I'm not sure there's ever been a record release as confounding as the one for Kanye West's The Life Of Pablo. He's changed its title and track listing several times in as many weeks, and even up until the very moment I'm writing this, it's not 100 percent certain what will be on that final album, whenever and wherever it comes out.
Meanwhile, West has apparently turned his Twitter account over to his unleashed id, meaning that we've gotten a few days' worth of astoundingly ill-considered remarks, including proclamations of Bill Cosby's innocence and an insistence that when he calls Taylor Swift a "bitch" on the new record, it's really meant as a term of endearment. We say we want our artists unfiltered, but sometimes you have to be careful what you wish for.
Maybe this is all part of some performance-art piece we've been unwittingly sucked into, as West plays the puppet master who's gleefully pulling on our strings... and it seems to be working. No doubt, dozens of my professional peers stayed up late last night to bang out a review of an unfinished album that we probably couldn't have listened to more than a couple times. We did it because the "news cycle" demanded that we do. I did it and then I woke up today and realized the folly in it all. We're scrambling to digest whatever meager scraps Kanye is willing to throw us. Sure, it's kind of fun to get caught up in the fervor, but ultimately, trying to think through an album on a few hours' notice doesn't serve anyone well: not the artist, not the listener and surely not the writer.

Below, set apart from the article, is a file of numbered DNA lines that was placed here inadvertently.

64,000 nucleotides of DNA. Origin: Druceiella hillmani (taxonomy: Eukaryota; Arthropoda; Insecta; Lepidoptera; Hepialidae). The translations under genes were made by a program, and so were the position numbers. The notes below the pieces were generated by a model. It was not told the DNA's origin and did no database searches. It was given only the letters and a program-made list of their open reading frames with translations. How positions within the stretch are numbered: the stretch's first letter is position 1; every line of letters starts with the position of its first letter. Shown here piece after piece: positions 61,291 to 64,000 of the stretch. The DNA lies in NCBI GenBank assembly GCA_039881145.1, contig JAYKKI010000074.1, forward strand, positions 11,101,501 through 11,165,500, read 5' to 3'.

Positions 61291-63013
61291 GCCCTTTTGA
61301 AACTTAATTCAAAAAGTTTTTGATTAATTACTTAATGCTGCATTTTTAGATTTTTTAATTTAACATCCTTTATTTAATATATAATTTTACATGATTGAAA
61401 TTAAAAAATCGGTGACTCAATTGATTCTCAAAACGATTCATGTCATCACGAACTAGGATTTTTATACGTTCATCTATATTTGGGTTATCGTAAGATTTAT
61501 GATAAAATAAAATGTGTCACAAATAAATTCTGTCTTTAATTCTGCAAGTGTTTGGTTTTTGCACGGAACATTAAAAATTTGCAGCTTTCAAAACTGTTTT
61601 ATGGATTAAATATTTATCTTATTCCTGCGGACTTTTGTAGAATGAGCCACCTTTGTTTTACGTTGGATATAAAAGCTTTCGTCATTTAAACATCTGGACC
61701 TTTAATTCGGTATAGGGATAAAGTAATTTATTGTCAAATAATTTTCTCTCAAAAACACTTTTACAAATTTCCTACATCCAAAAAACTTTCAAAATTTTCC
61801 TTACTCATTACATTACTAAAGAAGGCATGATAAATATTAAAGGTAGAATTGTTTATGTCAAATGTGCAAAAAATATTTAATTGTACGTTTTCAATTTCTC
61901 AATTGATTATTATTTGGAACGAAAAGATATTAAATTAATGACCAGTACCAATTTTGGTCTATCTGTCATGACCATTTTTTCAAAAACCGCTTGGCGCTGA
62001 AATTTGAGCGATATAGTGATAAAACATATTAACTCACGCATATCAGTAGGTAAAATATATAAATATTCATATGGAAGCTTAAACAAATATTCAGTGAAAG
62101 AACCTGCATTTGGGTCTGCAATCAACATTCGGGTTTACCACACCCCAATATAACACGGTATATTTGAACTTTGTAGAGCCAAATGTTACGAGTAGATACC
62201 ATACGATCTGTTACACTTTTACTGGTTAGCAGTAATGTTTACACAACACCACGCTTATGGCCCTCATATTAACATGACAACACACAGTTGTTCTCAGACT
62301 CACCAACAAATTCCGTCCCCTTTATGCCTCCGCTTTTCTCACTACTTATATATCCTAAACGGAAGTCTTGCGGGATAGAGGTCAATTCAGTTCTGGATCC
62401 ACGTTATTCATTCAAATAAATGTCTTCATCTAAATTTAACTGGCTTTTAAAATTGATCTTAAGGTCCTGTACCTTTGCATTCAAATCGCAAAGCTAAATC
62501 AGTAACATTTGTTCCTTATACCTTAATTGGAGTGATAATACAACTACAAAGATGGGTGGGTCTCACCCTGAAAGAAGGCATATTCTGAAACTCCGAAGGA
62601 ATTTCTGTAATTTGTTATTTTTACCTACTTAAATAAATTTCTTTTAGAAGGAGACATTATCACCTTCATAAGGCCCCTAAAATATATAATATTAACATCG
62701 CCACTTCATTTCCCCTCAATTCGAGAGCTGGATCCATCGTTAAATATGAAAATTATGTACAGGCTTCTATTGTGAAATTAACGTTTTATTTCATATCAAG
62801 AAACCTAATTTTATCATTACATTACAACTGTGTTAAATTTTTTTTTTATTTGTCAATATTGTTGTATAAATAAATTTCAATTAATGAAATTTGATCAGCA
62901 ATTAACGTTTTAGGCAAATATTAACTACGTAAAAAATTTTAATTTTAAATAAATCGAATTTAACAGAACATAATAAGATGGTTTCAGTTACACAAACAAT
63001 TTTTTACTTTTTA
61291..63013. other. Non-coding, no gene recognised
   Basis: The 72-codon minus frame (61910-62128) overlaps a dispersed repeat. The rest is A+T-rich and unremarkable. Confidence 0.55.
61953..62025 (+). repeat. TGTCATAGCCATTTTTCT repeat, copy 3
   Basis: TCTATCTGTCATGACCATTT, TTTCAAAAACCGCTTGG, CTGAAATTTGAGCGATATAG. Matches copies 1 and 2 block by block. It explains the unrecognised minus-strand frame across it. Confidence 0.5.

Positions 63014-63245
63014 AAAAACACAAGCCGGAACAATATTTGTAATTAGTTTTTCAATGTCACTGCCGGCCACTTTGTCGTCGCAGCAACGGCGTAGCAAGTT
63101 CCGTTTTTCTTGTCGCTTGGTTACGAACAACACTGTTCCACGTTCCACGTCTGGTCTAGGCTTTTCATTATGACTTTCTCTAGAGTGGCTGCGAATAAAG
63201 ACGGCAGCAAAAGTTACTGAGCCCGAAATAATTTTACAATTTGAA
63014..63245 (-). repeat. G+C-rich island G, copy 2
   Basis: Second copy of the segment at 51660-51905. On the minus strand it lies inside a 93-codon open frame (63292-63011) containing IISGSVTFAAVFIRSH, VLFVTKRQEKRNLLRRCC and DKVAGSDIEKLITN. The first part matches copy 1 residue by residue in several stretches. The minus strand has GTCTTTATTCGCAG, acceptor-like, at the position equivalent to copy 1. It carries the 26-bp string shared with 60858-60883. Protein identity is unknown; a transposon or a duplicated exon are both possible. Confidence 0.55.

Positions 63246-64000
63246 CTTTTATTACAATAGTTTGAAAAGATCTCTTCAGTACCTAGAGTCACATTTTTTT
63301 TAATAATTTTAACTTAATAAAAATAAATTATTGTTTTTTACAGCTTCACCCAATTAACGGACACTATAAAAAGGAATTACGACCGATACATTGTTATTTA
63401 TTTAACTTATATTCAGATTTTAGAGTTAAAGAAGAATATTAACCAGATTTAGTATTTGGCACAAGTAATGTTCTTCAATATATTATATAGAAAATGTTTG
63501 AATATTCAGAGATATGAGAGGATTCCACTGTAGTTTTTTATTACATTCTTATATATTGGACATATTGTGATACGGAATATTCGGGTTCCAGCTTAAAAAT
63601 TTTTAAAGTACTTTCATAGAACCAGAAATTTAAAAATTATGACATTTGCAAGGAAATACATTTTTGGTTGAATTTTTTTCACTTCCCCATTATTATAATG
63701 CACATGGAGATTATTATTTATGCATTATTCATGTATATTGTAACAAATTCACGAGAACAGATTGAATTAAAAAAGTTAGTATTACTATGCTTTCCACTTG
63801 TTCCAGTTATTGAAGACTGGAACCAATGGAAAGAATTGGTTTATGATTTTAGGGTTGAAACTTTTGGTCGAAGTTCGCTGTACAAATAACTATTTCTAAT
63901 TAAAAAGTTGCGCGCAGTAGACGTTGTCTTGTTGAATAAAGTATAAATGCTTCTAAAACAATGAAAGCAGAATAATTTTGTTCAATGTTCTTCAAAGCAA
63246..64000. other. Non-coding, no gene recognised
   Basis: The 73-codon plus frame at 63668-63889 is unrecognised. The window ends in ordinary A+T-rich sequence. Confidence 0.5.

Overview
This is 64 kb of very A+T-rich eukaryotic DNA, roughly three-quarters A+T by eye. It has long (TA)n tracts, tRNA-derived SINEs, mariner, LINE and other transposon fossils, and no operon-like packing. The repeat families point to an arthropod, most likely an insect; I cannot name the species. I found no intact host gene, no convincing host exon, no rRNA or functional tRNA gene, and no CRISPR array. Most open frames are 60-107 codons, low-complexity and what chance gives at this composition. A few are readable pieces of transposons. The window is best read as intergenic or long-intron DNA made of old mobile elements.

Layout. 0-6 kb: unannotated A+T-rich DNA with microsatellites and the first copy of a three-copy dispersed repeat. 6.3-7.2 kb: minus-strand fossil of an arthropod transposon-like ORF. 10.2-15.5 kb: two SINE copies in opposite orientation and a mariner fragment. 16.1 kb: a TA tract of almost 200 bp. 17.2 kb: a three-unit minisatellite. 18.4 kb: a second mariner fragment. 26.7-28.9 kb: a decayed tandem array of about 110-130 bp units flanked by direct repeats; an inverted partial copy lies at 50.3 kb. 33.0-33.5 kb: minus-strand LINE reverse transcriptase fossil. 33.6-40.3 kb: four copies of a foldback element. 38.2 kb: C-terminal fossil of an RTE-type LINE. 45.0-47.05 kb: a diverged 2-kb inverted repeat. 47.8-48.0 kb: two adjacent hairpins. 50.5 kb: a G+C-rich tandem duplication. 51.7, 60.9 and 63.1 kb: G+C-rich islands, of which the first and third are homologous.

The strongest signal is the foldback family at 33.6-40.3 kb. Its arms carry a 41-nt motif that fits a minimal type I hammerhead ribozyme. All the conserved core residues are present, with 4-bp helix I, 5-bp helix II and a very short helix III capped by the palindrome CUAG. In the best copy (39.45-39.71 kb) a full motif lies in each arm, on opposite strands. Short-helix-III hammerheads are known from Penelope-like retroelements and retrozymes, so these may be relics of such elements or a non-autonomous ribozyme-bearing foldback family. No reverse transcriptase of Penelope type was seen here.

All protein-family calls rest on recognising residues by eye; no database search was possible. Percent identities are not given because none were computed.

There are those of us who yearn for the days when albums were reviewed after weeks of listening, but for the big pop releases, this is the new normal. Snap judgments are the only judgments we get to render. And normally, that system works well enough where we pretend not to notice its failings, but this week, Kanye West — whether intentionally or not — has exposed how ridiculous it can all seem. He's taken the lens we typically scrutinize him under and turned it into a fun-house mirror for staring at ourselves.
— via NPR